There’s a good movie somewhere in Zardoz, but you’ll have to settle it for being very weird. A pretentious movie that thinks it is the cleverest thing to exist, there is nothing more ‘70s than this 1974 film, directed by John Boorman. It’s leaving Hulu at the end of August and you won’t see anything else like it, that’s for sure.
After 2001: A Space Odyssey came out in 1968, science-fiction became a genre where directors could explore and venture outwards, seeing what truly existed in the human psyche. Wandering alone through empty streets, like Charleton Heston does during The Omega Man, spoke to the isolation and confusion that marked the first half of the decade, which saw Americans tore apart over the Vietnam War.
Zardoz, it could be argued, attempts to heal this vicious divide. It uses a template as old as Fritz Lang’s Metropolis, showing a brutal underclass forced to serve a lethargic overclass. Here, the underclass is literally called “the Brutals.” They’re ruled over by an overclass man in disguise pretending to be a god called Zardoz in the shape of a giant stone head. Zardoz tells the Brutals to kill, sexually assault, and to love guns and hate their penises.
“The gun is good. The penis is evil,” Zardoz tells them, as they cheer on horseback wearing masks that look like Zardoz. Why they all love this philosophy is never really explored.
But to watch Zardoz expecting everything to make sense is to miss the point. The only reason anyone watches Zardoz is to see Sean Connery run around in his ridiculous outfit: red booty short and shotgun pellets across his chest. Why he dresses like this is not explored either. A Brutal Executioner taught only to kill and destroy and suddenly brought to a world of immortals known as the “Eternals,” at times Connery is good enough to make you forget his outfit. Other times, he is not.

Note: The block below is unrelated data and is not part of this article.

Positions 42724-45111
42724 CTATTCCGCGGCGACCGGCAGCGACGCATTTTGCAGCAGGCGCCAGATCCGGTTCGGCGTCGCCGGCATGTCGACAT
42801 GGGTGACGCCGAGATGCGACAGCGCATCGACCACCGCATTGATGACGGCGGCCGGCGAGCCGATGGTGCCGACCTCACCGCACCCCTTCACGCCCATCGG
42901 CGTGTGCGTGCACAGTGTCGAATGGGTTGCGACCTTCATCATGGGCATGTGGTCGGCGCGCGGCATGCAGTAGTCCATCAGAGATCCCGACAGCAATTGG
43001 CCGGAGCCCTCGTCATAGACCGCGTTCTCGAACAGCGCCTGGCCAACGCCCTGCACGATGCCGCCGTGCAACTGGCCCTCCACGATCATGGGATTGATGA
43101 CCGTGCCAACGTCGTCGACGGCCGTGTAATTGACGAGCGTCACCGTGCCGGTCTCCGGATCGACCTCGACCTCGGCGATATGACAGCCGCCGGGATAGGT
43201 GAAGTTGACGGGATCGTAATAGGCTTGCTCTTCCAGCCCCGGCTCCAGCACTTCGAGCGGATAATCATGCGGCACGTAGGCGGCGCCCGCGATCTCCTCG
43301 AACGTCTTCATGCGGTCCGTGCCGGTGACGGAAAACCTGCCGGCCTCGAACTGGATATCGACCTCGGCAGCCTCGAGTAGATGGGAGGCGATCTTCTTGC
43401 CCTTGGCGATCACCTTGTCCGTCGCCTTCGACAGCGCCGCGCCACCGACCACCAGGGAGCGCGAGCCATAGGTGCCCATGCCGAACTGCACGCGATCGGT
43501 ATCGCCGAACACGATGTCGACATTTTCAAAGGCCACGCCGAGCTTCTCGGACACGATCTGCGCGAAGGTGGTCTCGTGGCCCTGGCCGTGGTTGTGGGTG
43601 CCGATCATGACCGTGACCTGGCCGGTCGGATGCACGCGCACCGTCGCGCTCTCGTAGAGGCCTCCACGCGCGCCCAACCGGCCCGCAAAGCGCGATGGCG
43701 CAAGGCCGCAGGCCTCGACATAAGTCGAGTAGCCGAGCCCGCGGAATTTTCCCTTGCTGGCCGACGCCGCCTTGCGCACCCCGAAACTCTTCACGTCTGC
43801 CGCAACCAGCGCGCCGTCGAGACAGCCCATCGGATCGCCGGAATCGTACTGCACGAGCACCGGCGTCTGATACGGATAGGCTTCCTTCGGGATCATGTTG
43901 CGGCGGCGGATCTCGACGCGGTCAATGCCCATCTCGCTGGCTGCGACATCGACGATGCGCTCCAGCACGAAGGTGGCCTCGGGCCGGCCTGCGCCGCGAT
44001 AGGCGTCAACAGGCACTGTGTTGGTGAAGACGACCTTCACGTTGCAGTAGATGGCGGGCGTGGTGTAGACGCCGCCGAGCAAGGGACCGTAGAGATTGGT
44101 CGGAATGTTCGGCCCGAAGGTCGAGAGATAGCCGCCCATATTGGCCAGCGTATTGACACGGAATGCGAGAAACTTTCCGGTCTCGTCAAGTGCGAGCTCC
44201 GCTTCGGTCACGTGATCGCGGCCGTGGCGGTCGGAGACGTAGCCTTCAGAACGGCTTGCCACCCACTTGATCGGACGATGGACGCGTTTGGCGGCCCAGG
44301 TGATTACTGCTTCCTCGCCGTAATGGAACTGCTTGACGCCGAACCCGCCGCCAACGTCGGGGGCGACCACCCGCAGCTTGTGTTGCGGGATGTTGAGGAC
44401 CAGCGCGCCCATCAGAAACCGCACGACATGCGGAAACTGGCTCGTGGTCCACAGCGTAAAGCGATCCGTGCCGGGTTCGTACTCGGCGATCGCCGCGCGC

Meanwhile, the Eternals can’t die and are very boring to the extent that some of them have just become "Apathetic" (humans who just stand there and eat and do nothing else). The worst thing that can happen to an Eternal? Their punishments for rule-breaking include aging a person by days, months, or years. It’s incredibly heavy-handed, with Boorman practically screaming at the audience, “THIS IS THE PROBLEM WITH YOUNG PEOPLE!”
Another movie would eventually settle on the idea that perhaps the worlds of the idyllic and aimless and the brutal workers could eventually learn from each other. Zardoz is not a movie like that. Nor is it a movie that takes the side of either. Zardoz is not consumed with politics, but rather the essence of man. It gets very bloody and very existential and never seems to make much sense doing either. It's a movie of it's time, pre-Star Wars and Alien but post-2001, yearning for a greater point but unsure of what to do to get there. So it simply tries everything. That's worth watching the first five minutes, at least.
Zardoz is available on Hulu until August 31.